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Keywords

impact evaluation, nursing-sensitive quality indicators, pediatric cardiac intensive care unit (PCICU)

 

Authors

  1. Welander, Michelle Hanna DNP, RN, CCRN-P, NEA-BC
  2. Keller, Sheila D. PhD
  3. Northington, LaDonna DNS

Abstract

Purpose: The highly complex pediatric patients with congenital heart disease require interprofessional teamwork and collaboration to ensure high-quality outcomes with low mortality and morbidity (Congenit Heart Dis. 2013;8:3-19). The purpose of this study was to conduct an impact evaluation for a newly formed pediatric cardiac intensive care unit (PCICU) and to answer: Is there a difference between the pediatric intensive care unit and the PCICU on clinical outcome measures of pediatric cardiac postoperative patients and nursing resources?

 

Design: A retrospective pretest/posttest design was used with the independent variables being type of intensive care unit. The confounding variables included demographic data, clinical outcome data, registered nurse (RN) staffing data, and RN turnover data.

 

Setting: The setting was a large, level I pediatric medical and surgical intensive care unit (ICU) located at a children's hospital within an academic medical center.

 

Sample: The population was pediatric cardiac postoperative patients. Patients excluded were those older than 18 years or cases without a Society of Thoracic Surgeons and European Association for Cardiothoracic Surgery Congenital Heart Surgery Mortality Category score of 1 through 5.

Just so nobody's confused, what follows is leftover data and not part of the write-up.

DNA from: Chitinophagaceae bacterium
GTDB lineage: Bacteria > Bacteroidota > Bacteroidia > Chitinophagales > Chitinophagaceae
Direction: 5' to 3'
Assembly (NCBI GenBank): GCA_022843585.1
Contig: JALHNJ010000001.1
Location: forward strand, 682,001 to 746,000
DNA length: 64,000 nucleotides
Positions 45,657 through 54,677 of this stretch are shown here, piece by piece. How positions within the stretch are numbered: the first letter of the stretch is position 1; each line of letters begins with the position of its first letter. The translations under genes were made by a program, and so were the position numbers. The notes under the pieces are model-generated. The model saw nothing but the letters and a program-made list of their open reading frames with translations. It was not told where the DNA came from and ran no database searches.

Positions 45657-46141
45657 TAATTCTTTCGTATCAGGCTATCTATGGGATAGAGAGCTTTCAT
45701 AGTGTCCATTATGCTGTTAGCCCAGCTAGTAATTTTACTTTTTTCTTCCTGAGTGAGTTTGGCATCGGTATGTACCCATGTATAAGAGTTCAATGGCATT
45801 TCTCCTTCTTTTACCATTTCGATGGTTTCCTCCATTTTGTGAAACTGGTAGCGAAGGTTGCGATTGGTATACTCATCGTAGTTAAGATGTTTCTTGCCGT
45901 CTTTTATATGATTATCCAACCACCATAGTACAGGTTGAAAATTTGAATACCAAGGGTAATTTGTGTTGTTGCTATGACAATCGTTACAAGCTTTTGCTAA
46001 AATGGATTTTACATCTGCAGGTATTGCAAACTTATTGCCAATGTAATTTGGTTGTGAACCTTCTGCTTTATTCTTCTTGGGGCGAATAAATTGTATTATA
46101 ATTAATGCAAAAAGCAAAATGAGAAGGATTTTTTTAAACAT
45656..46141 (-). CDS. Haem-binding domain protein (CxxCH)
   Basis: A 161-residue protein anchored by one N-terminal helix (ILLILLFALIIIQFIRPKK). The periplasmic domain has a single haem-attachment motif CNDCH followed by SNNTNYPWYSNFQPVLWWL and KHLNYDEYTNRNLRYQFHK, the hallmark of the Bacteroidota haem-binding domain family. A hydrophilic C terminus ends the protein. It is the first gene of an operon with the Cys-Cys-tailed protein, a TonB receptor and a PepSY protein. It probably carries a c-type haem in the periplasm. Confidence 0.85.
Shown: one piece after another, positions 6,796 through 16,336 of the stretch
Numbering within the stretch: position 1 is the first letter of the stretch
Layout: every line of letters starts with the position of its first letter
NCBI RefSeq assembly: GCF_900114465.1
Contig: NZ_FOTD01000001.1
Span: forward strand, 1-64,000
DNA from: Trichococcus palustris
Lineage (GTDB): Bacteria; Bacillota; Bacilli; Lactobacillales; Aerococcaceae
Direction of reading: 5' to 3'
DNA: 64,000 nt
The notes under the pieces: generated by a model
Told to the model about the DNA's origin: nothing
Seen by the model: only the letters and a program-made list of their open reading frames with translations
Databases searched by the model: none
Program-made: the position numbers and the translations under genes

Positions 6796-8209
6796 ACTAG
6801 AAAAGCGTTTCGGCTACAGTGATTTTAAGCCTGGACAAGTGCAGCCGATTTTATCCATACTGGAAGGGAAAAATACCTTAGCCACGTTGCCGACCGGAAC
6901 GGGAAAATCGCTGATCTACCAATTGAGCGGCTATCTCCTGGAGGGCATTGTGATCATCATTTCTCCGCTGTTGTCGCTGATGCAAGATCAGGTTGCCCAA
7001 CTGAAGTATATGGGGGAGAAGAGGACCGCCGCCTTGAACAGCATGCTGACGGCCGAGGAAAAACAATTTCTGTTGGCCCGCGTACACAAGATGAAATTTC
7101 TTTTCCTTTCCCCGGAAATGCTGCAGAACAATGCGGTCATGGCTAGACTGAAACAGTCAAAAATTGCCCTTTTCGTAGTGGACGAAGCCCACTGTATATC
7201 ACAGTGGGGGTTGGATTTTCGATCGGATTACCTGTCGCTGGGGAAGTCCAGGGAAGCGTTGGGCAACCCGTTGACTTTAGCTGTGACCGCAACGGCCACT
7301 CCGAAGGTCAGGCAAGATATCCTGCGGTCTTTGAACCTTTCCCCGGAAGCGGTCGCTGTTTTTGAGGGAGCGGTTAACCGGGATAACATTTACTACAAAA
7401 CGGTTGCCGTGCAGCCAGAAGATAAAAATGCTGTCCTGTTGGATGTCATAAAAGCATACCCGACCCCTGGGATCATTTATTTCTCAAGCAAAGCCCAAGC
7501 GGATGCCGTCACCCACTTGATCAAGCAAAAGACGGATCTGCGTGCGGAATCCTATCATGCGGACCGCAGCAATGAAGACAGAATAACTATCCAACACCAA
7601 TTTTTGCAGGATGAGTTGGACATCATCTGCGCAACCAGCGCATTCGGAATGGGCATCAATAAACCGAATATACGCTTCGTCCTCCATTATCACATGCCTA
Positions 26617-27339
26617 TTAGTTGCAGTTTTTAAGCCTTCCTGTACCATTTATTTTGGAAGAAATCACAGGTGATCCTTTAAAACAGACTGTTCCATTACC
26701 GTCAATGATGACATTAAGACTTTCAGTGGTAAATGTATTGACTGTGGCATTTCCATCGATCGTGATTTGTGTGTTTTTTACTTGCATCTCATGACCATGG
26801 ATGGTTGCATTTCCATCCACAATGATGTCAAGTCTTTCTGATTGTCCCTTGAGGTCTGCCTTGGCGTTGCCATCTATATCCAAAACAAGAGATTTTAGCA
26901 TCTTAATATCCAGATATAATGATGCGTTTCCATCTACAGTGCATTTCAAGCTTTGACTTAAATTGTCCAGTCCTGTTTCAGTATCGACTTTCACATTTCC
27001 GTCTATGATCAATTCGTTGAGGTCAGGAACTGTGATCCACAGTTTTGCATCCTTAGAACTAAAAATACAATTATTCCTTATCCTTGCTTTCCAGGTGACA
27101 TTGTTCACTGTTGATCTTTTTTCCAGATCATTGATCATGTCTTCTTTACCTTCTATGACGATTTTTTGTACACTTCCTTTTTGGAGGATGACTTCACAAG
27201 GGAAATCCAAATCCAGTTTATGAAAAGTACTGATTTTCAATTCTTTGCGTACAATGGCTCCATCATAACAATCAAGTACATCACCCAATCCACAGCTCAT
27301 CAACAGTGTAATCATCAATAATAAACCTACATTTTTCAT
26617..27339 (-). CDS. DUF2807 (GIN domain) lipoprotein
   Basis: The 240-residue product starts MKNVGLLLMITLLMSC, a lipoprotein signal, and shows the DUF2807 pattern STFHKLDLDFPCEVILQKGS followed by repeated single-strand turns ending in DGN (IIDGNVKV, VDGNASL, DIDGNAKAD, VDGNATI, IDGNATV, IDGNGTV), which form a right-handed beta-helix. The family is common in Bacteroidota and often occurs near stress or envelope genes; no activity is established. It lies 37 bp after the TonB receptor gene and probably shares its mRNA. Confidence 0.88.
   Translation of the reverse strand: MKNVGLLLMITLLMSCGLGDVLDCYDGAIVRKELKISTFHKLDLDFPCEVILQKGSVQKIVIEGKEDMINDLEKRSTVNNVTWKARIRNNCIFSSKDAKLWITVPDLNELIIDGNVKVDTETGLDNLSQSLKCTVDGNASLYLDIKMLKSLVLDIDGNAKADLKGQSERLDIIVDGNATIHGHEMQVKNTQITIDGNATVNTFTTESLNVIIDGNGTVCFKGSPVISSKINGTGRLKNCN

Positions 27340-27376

Methods: Owen's impact evaluation method and descriptive statistical measures, t test and Pearson [chi]2 test, were used for analysis.

 

Results: Demographic data were comparable between the pediatric intensive care unit (n = 296) and PCICU (n = 333). No statistical differences were found in several of the clinical outcome measures. Statistically significant differences were found in surgeon (P = .00) and RN nursing hours per patient day for all cardiac patients (P = .01). The PCICU time frame had a higher RN turnover rate.

 

Conclusions: The majority of quality measures were not statistically different between the 2 ICUs. Even though statistical significance was not reached, the clinical impact of the PCICU's reduction in patient infections, mortality, and ICU length of stay was noted.

 

Implications: This evaluation has provided organizational leaders the quality indicators and costs that have been impacted with the addition of interprofessional teamwork and coordination of care through the development of a PCICU.